they can have them for the cost of shipping, or for free in Houston. If they prove useful, I'd accept some random
Raleigh/three speed stuff considered by the recipient to be of equal value. No considered value, no charge.
Specifics: 56 Raleigh EA3 rims cleaned with oxalic acid. 40h and 32h.

Neat- sent you a PM about these. I am interested.




Originally Posted by markk900 (Post 19268987)
I have those rims on my 1949 Humber, and for the most part they are in excellent shape, except the brake surfaces were quite worn and rusty. Cleaned them up and they work as well as can be expected, and I bought some replacement CR18s for when I eventually replace them, but the trainspotter in me thinks the rim profile and the matt centre are details too nice to lose.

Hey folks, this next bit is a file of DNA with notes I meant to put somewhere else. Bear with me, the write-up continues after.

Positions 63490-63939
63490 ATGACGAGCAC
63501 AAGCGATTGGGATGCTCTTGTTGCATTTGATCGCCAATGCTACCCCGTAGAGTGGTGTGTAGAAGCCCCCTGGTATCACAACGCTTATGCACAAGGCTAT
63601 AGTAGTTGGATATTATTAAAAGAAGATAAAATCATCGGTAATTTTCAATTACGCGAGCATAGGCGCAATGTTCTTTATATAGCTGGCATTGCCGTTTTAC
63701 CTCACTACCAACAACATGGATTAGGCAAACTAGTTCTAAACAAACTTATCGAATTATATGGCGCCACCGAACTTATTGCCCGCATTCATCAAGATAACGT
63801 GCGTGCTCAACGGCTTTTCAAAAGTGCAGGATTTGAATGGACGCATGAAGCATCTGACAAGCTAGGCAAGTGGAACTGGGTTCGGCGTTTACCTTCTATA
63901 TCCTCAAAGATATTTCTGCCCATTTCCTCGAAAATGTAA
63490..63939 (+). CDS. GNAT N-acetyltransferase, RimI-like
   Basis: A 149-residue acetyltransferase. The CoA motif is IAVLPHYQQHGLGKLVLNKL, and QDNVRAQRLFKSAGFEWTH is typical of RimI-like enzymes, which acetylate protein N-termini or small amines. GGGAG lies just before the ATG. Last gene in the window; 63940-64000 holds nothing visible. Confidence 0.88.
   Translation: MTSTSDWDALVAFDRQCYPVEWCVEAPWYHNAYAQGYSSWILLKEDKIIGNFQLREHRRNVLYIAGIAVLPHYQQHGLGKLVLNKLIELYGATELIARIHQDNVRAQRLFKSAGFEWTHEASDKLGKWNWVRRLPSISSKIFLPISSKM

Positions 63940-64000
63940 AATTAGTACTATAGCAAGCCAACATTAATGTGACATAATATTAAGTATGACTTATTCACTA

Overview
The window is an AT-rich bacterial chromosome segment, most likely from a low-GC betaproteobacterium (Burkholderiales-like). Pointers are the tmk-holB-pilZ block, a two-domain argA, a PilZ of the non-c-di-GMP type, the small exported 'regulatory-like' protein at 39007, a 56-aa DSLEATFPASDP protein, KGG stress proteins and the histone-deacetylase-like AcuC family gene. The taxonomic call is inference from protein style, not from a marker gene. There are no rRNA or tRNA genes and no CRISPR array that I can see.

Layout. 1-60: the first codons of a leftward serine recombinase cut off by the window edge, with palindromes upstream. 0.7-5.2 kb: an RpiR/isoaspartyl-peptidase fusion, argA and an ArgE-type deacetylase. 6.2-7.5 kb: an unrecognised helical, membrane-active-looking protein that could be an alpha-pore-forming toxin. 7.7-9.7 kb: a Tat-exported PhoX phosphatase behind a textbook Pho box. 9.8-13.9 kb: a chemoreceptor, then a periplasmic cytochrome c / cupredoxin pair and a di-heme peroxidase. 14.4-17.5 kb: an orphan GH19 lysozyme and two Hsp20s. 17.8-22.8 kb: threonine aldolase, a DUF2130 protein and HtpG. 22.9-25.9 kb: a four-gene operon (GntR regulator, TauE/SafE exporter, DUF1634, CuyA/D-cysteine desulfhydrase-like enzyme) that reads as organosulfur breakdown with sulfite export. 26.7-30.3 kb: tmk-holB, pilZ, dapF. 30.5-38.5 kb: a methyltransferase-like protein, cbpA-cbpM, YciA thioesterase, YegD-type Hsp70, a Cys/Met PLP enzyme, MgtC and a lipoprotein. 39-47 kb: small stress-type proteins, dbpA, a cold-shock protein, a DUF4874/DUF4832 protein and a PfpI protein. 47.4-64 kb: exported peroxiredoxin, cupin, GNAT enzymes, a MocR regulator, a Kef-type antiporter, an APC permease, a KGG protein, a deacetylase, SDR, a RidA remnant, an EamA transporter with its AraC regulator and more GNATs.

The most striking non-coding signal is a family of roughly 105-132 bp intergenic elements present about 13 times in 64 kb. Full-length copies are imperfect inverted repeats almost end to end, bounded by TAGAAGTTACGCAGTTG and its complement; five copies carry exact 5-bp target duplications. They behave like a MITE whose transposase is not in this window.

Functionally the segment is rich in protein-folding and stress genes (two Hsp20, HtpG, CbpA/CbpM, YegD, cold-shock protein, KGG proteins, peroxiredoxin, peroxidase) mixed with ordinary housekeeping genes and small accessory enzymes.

Any idea how to rechrome that type of rim and retain the satin centre? The fellow in Greece has a couple of NOS ones but chroming might be cheaper!


What I do when they're like that is clean up the brake with WD-40 and bronze wool or a bronze/brass bristle brush and just run them as is. If the brake track wear is through the plating but not through the base steel, I consider it "honest wear" and just ride them as they stand.

2cam16 12-24-16 03:19 PM


Originally Posted by BigChief (Post 19269535)
Wow, that came out nice. Good job. What a good rags to riches story :thumb:

Thanks Bigchief!

desconhecido 12-24-16 04:13 PM


Originally Posted by SirMike1983 (Post 19269563)
Neat- sent you a PM about these. I am interested.